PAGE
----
One morning, 34-year-old Dawn Adamson was trying to figure out what was causing her computer to shut down. Instead of finding a virus, she uncovered an electronic trail of sexually explicit pictures that exposed to her the core of the man she knew as a doctor, a father of four, and her husband of 12 years: He was gay.

"There were gay chat rooms, and gay porn sites, and I'm looking at this thinking there have to be some straight pictures here, but there weren't, and it was so hard to see," remembers Adamson. "There was a lot of crying and a lot of confusion that day. He still blames the computer for ending our marriage and I used to as well, but I don't anymore."

This painful drama of revelation is unfolding between wife and husband in more and more homes across America, from farm towns to big cities, where an unknown number of people -- thought to run in the millions -- are finding out they have been married to someone who is gay or bisexual.

And the Internet, it seems, is playing a complex starring role. People are using the Web to explore the breadth and depth of their inner psychosexual landscape, uncover their true sexual orientation, and build enough courage to come out to the world. But it also is forcing some out of the closet when they aren't ready, undoing the marital knot along the way.

The Net As Lifeline

The Internet serves another crucial function: It can be a lifeline for the straight spouse who often is isolated -- even suicidal -- enabling him or her to create a virtual community out of chat rooms, list servers and informational Web sites. In some ways, it is an example of the best that interconnectivity has to offer: a direct link to a community of people who together are battling the rage, despair and shame that mark the dissolution of a mixed sexual-orientation marriage.

"When [my husband] came out of the closet, I went in," says Adamson. "I was just hiding. I was ashamed. I lost 30 pounds in a month, all while trying to be a mom. I didn't talk to my family or my friends and I changed my number. I don't know what I would have done without my e-mail group."

The generally accepted estimate of how many people are or have been married to a gay man, lesbian or bisexual partner is 2 million, according to Amity Pierce Buxton, considered to be the national expert on this issue.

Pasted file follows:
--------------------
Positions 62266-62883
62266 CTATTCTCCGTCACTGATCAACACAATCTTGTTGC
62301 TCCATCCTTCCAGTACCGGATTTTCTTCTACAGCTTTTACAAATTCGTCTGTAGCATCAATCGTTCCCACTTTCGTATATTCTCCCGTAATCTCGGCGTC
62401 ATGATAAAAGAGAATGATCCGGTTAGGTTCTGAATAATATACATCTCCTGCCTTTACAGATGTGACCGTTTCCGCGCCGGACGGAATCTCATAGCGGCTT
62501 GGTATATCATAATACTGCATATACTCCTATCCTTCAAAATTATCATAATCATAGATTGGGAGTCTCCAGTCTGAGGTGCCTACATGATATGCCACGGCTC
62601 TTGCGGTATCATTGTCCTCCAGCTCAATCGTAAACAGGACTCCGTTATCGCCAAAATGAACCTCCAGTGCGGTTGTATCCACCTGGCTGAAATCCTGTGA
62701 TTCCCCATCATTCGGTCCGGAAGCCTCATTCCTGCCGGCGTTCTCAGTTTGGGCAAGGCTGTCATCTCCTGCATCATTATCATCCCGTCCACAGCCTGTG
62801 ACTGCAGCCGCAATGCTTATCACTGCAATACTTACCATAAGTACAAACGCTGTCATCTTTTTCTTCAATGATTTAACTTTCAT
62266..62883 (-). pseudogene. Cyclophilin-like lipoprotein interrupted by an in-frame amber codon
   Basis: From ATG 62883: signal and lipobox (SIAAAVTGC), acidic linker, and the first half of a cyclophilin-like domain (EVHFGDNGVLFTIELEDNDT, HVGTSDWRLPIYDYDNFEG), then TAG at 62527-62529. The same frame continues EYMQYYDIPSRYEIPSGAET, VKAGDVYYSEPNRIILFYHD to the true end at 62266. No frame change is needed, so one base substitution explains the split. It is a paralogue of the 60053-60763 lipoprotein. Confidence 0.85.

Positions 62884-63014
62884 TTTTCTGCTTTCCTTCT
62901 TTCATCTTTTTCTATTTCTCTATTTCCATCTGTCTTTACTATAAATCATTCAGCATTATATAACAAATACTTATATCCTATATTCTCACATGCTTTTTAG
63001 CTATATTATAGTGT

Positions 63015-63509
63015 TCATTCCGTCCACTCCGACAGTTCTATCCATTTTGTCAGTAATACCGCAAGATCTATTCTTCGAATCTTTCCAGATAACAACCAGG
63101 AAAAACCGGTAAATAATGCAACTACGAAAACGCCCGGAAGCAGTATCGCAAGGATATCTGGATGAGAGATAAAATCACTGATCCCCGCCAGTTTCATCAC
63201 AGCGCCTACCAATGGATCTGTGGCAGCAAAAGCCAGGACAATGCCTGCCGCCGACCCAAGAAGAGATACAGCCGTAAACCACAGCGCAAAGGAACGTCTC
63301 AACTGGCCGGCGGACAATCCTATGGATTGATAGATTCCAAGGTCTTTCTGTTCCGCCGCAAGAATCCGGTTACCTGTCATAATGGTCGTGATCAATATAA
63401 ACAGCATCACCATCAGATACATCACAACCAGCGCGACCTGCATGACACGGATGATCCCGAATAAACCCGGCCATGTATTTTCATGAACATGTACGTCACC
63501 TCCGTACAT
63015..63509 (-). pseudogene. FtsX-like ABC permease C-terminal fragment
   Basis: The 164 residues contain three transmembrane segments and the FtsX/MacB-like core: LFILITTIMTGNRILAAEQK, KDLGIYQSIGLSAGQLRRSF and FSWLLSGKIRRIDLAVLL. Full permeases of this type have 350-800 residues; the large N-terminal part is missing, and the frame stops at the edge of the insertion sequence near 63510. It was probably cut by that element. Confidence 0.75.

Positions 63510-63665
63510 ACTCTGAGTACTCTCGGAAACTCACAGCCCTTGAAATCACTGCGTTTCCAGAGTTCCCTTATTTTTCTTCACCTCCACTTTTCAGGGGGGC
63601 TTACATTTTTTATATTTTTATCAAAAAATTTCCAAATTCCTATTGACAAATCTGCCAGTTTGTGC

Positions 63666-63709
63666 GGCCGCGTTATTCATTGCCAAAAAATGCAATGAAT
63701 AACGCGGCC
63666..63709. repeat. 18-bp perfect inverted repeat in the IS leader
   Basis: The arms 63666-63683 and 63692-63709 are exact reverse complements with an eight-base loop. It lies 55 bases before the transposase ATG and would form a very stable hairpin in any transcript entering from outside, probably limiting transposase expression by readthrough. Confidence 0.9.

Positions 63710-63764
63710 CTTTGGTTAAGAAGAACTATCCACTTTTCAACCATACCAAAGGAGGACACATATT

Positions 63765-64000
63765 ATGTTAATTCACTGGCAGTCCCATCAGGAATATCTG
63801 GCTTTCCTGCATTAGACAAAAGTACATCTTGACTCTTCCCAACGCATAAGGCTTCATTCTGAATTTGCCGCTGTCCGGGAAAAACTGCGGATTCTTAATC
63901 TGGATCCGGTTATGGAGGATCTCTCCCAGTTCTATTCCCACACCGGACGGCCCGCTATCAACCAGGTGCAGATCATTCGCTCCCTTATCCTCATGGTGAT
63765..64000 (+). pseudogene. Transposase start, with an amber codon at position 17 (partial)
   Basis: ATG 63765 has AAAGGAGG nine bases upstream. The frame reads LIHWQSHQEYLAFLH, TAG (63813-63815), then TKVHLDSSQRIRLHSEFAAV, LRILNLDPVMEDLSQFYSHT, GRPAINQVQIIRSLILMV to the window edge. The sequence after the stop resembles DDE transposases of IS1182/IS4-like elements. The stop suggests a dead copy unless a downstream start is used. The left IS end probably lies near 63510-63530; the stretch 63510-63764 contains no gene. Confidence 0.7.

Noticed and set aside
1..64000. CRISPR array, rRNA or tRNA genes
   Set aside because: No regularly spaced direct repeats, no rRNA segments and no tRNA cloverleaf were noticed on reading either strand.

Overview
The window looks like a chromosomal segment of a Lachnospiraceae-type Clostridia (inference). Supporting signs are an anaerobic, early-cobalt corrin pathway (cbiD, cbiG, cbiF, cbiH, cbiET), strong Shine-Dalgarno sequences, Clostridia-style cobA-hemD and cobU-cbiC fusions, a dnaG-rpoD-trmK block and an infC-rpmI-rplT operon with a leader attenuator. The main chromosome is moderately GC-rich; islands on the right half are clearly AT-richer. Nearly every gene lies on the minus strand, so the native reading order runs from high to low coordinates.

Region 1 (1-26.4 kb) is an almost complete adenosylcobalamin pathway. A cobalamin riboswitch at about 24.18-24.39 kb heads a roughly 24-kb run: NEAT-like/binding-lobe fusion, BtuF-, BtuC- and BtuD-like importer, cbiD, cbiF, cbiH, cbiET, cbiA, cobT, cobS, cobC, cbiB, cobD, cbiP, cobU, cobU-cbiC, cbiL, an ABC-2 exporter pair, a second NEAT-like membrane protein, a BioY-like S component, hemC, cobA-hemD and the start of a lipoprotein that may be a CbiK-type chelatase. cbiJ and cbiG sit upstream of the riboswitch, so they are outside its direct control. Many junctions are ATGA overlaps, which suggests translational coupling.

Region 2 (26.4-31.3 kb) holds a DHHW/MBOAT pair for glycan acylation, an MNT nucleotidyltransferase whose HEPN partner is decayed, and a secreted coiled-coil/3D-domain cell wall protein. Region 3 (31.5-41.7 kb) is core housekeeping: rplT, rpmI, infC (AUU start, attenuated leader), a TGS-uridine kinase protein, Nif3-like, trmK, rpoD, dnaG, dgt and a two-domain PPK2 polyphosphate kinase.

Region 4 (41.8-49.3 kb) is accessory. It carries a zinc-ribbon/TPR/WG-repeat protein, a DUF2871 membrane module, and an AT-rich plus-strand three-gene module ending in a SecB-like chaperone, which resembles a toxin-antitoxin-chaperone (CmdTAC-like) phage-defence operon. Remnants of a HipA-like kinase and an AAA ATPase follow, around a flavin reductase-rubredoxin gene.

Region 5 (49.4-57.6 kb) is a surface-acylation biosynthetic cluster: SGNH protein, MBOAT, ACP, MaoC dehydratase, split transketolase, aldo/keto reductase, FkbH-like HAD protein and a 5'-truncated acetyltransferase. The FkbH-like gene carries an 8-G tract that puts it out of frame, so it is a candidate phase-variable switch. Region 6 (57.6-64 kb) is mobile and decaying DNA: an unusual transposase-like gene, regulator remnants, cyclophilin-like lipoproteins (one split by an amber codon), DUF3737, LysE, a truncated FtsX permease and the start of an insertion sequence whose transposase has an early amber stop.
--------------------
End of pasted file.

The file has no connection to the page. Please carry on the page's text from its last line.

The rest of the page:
Buxton started an informational Web site for straight spouses,, after her husband came out, and she lectures and counsels couples nationally. Buxton, author of "The Other Side of the Closet," a study of 450 mixed-orientation couples, based her figures on census data, marriage statistics and results of national sex surveys.

There are other signals indicating that the phenomenon of people coming out while in heterosexual marriages is increasing.

Kirsten Kingdon, executive director of Parents, Families and Friends of Lesbians and Gays, says the number of support groups forming to cope with this particular issue is mushrooming, as are the number of Web sites and list servers.

And the issue is going mainstream: One of the main characters on the prime-time ABC show "Oh Grow Up" recently came out during a couples therapy session.

These developments underscore society's rising tolerance for sexual diversity, says Will Doherty, director of online community development for the Gay & Lesbian Alliance Against Defamation. Doherty says gays are less likely than ever to "make do" with an unfulfilling marriage because coming out is perceived as too risky. But it is still a process fraught with danger and fear, he says.

"Because people who are open about their sexual orientation might face threats of violence, employment termination or denial of housing, as well as relationship problems, it is critically important they come out in the right way for them, and with support," Doherty says. "When the Internet is used to bolster human relationships, we are using it to its fullest potential."

Consider Rand James's story:

"Since the Web was private -- meaning I didn't have to go out into public to acquire magazines etc. -- I felt free to look at and read anything of interest," says James, 35, who is in the process of dissolving his marriage and emerging as a gay man.

"Without the Net, I probably would have come out in a `red light' kind of way -- cruising, parties etc. Instead, I have come out in a safe way with an understanding of my rights to feel attracted to other men."

A Watershed Discovery

James began exploring his sexuality on the Web by looking at pictures and stories involving women only, progressing to bisexual subjects and finally to gay themes only. He quickly began to gauge his responses to these images and stories and what he discovered was a watershed for him.

"When I first saw and fantasized about an image of two men making love, I was so powerfully moved that I realized that something was amiss in my world view," he says.